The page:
Photography is a creative art. You can have all the education on the subject you want but if you don't have the "spark" or the feel, your photos will be flat no matter how technically gifted you are. And that inspiration is something you have to work on your own and you don't need a degree to have a portfolio. I don't have a degree nor am I professional but I know several who are both; they've said no one ever asks about their degree. They just ask to see that portfolio, realizing that the job of a photographer is to take inspired photos. However he accomplishes that is not relevant just that he does.

So ask whether you need the degree as a requirement. What are you hoping to get from the program? What don't you know already? Can you work with a person and pick it up? Would one course be enough?
^^What he said.
03-14-2017, 05:09 AM   #28
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QuoteOriginally posted by pakinjapan Quote
Any chance to apply for scholarships? IMO, If money is tight, and you want to go to school for networking. you can do networking online, join local camera / photography club (if there is one), or simply make a copy of your email address + portfolio site and stick it on a wall somewhere in campus / public place, Instagram, facebook, etc. Many way to do networking without paying for school but work to save money until you financially ready.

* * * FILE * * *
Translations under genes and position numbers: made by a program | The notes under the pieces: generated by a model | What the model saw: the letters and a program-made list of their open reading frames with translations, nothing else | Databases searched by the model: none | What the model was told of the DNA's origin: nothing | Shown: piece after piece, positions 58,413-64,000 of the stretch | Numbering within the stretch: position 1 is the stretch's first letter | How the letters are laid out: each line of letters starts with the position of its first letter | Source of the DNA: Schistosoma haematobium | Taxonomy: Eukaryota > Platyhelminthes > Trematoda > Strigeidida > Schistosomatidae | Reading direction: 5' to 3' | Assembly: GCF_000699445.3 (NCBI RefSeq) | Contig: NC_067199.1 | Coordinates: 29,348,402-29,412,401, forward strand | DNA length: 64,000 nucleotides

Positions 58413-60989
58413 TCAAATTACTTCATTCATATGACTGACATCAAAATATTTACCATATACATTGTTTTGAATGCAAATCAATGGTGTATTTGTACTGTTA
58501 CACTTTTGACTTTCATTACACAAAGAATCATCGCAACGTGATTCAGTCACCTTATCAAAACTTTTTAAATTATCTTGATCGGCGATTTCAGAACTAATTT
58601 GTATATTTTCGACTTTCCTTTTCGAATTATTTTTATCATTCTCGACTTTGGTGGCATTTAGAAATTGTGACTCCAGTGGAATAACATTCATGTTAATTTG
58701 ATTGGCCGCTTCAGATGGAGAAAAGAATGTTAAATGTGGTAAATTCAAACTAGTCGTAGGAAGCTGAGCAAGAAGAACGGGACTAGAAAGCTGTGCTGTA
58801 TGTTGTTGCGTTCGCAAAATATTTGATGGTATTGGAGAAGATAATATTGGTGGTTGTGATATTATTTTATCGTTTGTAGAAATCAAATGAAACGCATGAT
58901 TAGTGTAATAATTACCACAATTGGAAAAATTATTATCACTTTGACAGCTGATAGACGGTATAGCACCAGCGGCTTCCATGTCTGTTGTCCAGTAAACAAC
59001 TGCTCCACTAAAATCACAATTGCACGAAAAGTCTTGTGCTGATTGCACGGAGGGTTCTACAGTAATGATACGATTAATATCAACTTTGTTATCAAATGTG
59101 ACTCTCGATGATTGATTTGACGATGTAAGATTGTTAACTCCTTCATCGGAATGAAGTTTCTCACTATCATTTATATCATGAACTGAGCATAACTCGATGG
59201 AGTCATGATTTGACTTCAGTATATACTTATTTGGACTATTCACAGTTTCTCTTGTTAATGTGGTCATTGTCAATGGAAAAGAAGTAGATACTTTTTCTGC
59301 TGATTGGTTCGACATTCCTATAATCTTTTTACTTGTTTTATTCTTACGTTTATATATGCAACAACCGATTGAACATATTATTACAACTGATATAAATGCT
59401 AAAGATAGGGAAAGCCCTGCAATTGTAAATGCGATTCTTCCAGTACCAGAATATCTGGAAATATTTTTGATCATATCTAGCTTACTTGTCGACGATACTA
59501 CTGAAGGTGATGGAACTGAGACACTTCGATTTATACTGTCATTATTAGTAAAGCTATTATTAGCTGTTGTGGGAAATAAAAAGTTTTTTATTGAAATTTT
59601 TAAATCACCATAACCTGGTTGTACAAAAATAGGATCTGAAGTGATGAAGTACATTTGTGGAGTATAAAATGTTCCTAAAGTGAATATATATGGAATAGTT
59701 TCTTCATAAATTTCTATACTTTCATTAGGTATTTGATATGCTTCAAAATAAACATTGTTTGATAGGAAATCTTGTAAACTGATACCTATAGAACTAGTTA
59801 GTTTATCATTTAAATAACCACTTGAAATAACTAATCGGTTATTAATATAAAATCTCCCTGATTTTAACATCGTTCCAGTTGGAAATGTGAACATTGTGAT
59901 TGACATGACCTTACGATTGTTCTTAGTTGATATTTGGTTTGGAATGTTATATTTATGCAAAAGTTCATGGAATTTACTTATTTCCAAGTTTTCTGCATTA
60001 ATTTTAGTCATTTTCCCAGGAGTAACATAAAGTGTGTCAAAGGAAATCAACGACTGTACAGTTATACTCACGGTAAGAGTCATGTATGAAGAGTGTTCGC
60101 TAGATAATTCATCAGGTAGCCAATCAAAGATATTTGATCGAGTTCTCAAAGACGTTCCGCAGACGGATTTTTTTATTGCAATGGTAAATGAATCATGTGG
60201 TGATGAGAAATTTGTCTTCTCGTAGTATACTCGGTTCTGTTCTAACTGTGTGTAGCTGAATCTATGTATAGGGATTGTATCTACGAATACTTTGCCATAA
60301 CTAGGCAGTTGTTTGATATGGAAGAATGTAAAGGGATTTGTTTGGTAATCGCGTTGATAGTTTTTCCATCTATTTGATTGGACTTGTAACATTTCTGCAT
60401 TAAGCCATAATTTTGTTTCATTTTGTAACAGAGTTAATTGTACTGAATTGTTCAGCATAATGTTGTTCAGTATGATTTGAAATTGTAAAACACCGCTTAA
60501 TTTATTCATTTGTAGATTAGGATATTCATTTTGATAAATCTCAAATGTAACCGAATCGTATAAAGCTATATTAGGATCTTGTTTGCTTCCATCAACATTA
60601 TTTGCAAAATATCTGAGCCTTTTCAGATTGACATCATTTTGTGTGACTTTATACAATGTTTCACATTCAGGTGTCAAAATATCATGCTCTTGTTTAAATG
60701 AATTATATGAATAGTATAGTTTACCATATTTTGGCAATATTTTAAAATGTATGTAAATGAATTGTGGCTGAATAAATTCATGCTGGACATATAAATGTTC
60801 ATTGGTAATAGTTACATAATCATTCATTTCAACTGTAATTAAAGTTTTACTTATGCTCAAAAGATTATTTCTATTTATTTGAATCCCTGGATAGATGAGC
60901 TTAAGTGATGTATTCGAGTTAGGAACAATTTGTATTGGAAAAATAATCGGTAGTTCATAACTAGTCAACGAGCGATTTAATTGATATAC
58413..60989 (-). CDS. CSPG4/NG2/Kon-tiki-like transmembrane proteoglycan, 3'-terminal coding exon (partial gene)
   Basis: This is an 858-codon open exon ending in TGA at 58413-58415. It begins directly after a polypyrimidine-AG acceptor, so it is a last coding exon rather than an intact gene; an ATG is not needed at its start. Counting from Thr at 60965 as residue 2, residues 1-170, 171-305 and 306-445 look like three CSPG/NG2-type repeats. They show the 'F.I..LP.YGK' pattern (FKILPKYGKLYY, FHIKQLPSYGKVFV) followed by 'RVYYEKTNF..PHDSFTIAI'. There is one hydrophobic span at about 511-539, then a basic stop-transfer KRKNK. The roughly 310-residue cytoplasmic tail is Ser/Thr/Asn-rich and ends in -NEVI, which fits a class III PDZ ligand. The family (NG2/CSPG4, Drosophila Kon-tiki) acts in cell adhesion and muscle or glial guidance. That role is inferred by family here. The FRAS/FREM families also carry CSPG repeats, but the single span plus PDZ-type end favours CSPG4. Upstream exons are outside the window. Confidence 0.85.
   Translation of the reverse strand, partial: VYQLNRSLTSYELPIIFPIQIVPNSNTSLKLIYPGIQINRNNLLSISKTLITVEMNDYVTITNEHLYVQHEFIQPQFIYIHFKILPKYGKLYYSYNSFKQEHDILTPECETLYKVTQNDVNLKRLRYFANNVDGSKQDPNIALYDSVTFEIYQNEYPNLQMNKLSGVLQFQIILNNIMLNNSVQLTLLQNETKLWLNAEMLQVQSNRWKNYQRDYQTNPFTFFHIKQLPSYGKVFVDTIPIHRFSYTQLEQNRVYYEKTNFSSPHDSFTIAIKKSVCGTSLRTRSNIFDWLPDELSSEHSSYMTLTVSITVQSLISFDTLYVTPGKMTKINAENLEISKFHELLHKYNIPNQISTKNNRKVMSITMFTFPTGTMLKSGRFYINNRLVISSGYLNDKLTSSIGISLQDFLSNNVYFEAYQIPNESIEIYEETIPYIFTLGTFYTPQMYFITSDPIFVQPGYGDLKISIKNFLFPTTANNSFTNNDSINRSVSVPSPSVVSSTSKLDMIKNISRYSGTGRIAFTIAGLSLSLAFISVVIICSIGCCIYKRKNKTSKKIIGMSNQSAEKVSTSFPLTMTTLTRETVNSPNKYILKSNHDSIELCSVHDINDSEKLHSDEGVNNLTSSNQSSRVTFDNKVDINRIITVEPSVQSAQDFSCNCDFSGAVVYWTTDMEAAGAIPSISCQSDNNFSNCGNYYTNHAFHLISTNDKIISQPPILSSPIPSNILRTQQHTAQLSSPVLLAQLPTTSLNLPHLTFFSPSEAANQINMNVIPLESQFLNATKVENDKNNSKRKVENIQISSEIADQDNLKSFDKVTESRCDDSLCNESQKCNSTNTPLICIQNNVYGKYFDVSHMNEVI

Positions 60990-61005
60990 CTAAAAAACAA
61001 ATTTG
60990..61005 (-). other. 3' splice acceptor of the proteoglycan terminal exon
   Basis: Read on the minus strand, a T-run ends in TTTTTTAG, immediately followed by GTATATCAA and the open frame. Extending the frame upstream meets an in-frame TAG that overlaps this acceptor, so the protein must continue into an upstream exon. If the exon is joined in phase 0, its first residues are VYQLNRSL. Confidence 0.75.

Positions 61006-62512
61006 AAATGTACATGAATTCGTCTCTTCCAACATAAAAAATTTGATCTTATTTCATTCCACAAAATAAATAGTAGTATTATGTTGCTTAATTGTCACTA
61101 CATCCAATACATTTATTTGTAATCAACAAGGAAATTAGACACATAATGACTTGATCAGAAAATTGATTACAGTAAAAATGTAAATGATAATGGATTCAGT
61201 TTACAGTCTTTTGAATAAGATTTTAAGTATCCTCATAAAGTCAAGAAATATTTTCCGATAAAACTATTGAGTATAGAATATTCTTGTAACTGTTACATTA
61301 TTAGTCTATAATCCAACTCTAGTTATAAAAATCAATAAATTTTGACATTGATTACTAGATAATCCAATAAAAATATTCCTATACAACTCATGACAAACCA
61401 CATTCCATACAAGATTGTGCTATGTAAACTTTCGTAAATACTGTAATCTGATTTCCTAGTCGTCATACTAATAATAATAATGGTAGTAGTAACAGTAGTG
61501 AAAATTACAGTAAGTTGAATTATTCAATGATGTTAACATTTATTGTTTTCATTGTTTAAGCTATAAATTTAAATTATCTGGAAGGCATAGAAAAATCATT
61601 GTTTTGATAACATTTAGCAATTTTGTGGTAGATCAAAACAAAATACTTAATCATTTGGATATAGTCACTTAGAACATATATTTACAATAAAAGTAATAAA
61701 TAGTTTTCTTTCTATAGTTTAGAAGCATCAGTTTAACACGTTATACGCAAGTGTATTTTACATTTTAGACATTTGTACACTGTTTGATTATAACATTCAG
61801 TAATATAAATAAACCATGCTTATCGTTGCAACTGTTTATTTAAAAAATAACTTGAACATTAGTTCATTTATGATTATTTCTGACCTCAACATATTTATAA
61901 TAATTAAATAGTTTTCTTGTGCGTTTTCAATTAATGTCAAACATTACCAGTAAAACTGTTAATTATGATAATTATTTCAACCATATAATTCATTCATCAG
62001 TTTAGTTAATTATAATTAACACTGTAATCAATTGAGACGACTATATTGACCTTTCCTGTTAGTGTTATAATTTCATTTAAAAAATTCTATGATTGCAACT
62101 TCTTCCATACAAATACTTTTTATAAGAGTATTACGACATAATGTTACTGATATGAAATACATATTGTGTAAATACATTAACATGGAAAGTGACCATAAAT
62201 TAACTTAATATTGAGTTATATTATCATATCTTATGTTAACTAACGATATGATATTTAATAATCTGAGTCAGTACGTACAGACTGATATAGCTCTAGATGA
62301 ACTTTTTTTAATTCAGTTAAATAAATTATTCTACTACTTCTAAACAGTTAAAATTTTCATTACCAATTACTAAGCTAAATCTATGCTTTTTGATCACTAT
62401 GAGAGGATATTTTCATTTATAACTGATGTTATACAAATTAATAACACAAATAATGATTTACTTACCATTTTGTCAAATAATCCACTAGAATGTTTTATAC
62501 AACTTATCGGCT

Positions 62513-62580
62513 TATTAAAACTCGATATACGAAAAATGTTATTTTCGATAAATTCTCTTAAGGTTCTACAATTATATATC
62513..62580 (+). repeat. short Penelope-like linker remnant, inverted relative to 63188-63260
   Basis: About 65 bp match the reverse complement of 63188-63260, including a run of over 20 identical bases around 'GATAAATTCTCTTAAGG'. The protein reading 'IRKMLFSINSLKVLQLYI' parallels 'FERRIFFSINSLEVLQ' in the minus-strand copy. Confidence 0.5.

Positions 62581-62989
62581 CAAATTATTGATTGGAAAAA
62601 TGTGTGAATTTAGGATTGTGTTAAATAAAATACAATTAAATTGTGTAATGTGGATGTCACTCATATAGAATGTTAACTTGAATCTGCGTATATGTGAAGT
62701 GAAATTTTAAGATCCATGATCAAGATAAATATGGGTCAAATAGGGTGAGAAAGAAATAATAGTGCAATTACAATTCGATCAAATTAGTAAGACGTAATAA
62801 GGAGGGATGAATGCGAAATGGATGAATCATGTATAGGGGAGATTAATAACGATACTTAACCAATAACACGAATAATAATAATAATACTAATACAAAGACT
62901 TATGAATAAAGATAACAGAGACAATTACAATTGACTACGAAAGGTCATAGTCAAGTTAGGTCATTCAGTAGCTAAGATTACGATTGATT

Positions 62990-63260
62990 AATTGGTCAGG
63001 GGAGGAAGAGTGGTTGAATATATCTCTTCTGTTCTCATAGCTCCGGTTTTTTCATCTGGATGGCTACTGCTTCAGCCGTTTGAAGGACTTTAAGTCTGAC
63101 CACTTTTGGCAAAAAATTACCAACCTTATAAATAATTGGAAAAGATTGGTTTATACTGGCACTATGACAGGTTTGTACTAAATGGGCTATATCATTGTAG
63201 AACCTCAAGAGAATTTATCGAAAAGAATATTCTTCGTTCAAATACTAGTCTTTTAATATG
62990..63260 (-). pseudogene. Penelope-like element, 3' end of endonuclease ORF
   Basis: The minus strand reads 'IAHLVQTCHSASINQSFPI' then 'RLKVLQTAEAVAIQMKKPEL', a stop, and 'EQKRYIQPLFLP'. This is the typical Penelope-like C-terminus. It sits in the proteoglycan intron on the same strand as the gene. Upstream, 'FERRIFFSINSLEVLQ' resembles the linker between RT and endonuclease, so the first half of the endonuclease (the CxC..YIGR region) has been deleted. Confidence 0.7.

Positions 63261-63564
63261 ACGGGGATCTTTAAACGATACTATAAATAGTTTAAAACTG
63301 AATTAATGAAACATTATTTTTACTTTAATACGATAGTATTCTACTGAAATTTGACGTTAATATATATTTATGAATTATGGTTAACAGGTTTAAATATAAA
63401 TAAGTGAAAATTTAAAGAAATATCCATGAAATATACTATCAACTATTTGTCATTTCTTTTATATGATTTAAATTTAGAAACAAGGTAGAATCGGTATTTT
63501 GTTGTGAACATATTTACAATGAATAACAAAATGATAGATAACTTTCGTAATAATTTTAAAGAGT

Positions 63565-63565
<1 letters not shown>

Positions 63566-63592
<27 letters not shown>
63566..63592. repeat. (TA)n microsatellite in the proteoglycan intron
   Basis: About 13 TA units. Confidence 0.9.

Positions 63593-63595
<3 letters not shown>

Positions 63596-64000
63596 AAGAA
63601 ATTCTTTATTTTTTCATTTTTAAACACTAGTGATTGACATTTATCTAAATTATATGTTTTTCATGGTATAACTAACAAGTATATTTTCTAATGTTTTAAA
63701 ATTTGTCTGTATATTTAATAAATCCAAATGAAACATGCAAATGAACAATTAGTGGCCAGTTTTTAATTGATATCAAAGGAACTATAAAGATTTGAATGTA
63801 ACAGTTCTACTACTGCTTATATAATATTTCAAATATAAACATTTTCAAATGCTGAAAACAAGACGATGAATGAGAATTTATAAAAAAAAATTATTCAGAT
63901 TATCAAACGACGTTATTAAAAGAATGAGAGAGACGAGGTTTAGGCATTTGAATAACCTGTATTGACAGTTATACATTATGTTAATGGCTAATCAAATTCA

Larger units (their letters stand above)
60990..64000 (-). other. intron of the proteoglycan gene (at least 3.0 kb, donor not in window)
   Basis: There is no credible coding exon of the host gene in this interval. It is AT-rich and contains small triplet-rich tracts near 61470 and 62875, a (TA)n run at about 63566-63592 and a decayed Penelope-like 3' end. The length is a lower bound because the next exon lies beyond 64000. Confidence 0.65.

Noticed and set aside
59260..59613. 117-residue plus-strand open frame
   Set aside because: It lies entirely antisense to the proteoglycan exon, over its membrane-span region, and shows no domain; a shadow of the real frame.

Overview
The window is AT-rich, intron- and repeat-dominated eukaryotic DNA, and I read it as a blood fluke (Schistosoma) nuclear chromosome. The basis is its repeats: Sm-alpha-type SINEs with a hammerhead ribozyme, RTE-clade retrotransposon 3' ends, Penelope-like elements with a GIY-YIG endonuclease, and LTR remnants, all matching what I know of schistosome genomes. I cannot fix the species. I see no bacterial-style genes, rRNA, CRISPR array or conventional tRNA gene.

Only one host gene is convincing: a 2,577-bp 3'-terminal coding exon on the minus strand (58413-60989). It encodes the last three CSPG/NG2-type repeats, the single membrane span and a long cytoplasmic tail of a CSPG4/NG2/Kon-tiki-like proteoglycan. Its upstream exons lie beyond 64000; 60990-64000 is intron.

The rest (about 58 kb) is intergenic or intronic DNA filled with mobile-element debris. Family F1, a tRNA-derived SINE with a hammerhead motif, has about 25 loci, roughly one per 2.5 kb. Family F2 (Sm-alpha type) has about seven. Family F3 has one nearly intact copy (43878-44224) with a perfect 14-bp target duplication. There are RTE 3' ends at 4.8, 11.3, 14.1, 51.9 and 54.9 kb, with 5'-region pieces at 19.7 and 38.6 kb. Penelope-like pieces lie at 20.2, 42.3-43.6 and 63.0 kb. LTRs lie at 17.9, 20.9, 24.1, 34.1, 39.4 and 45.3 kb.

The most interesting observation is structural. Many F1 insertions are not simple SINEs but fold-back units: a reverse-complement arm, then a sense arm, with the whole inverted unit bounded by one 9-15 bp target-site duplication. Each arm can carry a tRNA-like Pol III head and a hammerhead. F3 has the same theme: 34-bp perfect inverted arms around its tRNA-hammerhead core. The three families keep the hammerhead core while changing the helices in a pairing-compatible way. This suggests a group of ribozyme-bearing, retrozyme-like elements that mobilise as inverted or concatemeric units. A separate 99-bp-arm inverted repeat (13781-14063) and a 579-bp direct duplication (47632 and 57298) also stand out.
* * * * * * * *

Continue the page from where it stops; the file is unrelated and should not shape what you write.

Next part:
I am an immigrant too. at first I had no networking, money was super tight, working in kitchens until I found a real job then go from there. Sometime having a M.A. is a luxury. If money is tight, luxury can come later. my 2 cents.
Already applied for an EU scholarship for 15k euros. That would be life changing if i got that.

BTW i already have Ba degrees in: History, Humanities and Political Science. 3 Ba degrees, some experience as a highschool teacher as well as international grade 2 tennis coach (which was my main income for years). But i really grow tired of doing other stuff and putting photography into back seat. And it is very likely that i will work in a kebab shop until i get a steady income from photography again.
03-14-2017, 12:32 PM   #29
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QuoteOriginally posted by G.E.Zekai Quote
Already applied for an EU scholarship for 15k euros. That would be life changing if i got that.

BTW i already have Ba degrees in: History, Humanities and Political Science. 3 Ba degrees, some experience as a highschool teacher as well as international grade 2 tennis coach (which was my main income for years). But i really grow tired of doing other stuff and putting photography into back seat. And it is very likely that i will work in a kebab shop until i get a steady income from photography again.
How about being a supply teacher?